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India coal demand to remain firm post-election despite investments in renewables

Market sources are optimistic that thermal coal demand in India will continue to be strong after incumbent Prime Minister Narendra Modi secured a landslide win in the country’s elections.

India’s Bharatiya Janata Party-led National Democratic Alliance won a second term in office, a sign that policies in the energy and commodities sector undertaken during their first term in power would continue in the same direction, analysts and market participants said.

This is also amid increased coal imports and upbeat views on the country’s economic development driven by the expanding manufacturing sector and growing demand for grid power.

India is the world’s second largest coal consumer after China, which imported 281 million mt of coal in 2018, around 70% of which was thermal coal.

India-based market sources told S&P Global Platts that with the re-election of Modi, the country’s policies are expected to remain largely unchanged.

“[Everything] looks good, but we’ll need to wait for new announcements and policies though. Some development projects should get funding for sure,” said an India-based trader.

“My personal view is India will, and have to stick to, traditional sources of energy for some more years … One view is that even if nobody buys, Asia and India will still keep buying,” said the trader.
INDIA’S IMPORTS TO GROW

According to the forecast by S&P Global Platts Analytics, India’s thermal coal imports are expected to grow by 12 million mt year on year to 184 million mt in 2019, while an additional 6.5 million mt is projected in 2020.

India’s official trade data showed that non-coking coal imports were at 14.9 million mt in February, down 2.8 million mt on month, but up 17% on a year-on-year basis.

Data from cFlow, Platts trade flow software, indicates that India’s imports held at February levels or higher over March to April, which implies steady year-on-year growth over this period.

Earlier this year, India’s Cabinet Committee on Economic Affairs approved investments worth Rs 11,089 crore ($1.5 billion) and Rs 10,439 crore into a power plant each in Uttar Pradesh and Bihar, respectively.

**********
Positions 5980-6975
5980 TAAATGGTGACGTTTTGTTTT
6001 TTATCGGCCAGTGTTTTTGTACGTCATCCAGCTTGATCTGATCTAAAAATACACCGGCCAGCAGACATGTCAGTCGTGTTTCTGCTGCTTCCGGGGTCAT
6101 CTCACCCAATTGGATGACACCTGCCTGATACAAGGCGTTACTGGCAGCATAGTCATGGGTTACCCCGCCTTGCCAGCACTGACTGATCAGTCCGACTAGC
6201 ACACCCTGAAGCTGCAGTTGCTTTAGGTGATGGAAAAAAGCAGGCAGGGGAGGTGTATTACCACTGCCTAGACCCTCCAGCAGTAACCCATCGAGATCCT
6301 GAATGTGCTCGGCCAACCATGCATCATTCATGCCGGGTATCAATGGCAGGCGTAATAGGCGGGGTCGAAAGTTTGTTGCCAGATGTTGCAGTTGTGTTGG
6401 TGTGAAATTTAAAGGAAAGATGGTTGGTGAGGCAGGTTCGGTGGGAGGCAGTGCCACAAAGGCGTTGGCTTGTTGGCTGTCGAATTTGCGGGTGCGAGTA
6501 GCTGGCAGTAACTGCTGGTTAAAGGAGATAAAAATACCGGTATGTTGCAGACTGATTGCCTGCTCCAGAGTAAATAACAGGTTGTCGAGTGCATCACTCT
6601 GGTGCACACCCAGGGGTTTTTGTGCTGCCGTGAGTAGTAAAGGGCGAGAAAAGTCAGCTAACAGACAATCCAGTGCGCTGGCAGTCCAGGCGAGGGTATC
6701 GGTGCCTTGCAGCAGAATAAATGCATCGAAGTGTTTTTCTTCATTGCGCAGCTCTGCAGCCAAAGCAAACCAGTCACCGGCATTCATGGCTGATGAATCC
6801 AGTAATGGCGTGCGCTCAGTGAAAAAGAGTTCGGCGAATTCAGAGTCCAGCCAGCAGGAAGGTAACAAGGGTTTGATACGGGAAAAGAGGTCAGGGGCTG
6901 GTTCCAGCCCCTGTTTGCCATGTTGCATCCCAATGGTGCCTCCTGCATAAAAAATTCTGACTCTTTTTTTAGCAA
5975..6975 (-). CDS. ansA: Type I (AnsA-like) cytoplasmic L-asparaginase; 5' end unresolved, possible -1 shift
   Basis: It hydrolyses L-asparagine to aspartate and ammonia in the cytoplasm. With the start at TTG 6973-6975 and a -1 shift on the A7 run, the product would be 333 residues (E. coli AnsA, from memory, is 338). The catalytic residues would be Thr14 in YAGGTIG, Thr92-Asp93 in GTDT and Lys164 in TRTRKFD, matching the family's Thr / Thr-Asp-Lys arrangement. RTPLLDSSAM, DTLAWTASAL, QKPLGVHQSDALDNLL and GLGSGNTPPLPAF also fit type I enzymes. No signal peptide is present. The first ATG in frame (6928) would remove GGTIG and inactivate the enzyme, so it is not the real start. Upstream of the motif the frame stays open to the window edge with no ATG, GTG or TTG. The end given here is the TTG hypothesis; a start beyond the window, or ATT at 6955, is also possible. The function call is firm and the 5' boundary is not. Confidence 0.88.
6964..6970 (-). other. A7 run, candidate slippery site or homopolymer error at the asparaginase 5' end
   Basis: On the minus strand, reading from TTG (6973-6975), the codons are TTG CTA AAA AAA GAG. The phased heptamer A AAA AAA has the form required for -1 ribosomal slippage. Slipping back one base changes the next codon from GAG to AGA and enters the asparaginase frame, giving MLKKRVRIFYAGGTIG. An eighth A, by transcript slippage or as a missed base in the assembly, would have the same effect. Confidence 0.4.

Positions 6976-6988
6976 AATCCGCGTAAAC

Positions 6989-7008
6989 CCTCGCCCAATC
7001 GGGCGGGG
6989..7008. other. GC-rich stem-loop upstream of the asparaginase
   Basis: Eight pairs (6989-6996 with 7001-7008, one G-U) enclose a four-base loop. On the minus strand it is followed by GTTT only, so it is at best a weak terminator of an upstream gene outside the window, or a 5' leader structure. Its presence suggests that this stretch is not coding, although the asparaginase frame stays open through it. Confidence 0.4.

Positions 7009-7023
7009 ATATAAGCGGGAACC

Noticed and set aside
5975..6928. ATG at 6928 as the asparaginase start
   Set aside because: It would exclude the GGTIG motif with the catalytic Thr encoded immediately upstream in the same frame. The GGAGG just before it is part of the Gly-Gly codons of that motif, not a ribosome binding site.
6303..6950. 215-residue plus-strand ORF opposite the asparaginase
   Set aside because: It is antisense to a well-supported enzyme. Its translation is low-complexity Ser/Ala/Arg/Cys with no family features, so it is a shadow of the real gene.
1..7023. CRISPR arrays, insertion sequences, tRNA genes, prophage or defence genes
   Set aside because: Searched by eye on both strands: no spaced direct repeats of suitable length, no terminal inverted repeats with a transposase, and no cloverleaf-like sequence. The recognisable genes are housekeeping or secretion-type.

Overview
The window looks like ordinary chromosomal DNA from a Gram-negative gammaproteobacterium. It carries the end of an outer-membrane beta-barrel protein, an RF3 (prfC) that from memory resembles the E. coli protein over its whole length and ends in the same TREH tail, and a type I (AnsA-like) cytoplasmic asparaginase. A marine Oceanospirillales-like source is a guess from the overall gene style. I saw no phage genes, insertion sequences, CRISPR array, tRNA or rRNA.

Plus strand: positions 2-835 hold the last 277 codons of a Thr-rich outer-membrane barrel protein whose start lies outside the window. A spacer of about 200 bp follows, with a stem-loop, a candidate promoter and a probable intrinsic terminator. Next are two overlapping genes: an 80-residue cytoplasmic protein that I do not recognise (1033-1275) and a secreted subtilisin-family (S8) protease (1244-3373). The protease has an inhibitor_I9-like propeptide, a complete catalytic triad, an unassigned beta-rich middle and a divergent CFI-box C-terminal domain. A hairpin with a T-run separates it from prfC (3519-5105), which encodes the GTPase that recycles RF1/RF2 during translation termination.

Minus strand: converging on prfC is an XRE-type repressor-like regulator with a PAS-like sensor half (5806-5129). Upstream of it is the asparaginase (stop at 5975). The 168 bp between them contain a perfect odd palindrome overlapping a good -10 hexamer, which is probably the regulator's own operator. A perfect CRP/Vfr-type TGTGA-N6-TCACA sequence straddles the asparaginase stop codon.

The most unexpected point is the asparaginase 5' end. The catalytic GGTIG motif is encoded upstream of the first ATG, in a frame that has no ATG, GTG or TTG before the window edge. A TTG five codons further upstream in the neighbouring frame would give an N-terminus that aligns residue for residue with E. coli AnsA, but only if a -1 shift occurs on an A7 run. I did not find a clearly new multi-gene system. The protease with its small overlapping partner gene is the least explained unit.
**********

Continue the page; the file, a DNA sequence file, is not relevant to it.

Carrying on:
INVESTMENTS IN RENEWABLES

However, according to the International Energy Agency’s report this month, India’s investments in renewable sources are now outpacing those in fossil fuels.

Last month, the country raised its 2022 renewables capacity target from 175 GW to 227 GW.

“But that’s not to say the country’s hunger for coal is going away any time soon. It remains one of the world’s largest coal consumers. Investment in supply grew last year, supported by a policy favoring domestic production ahead of imports, although the fuel was still one of the country’s largest imports last year,” a World Economic Forum article said.

“At a time when other nations are curbing coal use, India is bucking the trend and the vast majority of the country is still powered by fossil fuels, mostly coal,” it added.

The South Asian country is looking to boost its domestic production, but its efforts have been constrained by a range of challenges, Australia’s March 2019 Resources and Energy Quarterly report noted.

These include domestic rail and other infrastructure bottlenecks, land acquisition and regulatory issues.

“In the medium term, India’s thermal coal imports are projected to fall back to 153 million mt by 2024, as some of these production constraints ease. However, this outlook is underpinned by considerable uncertainty, and primarily depends on the success of ongoing government efforts to reduce import dependency,” said the report.

In the near term, Platts Analytics expects stockpiles to fall post-election and Indian buyers will look to take advantage of falling prices in the seaborne thermal coal markets.

“We maintain that weakness in seaborne prices may see a revival of Indian import growth based on opportunistic buying and stocking up ahead of the monsoon season that begins in late May or early June,” Platts Analytics added.

Price of 3,800 kcal/kg NAR grade of coal was assessed Monday to be $37.50/mt FOB Kalimantan, down from $39.45/mt FOB on May 2.
Source: Platts

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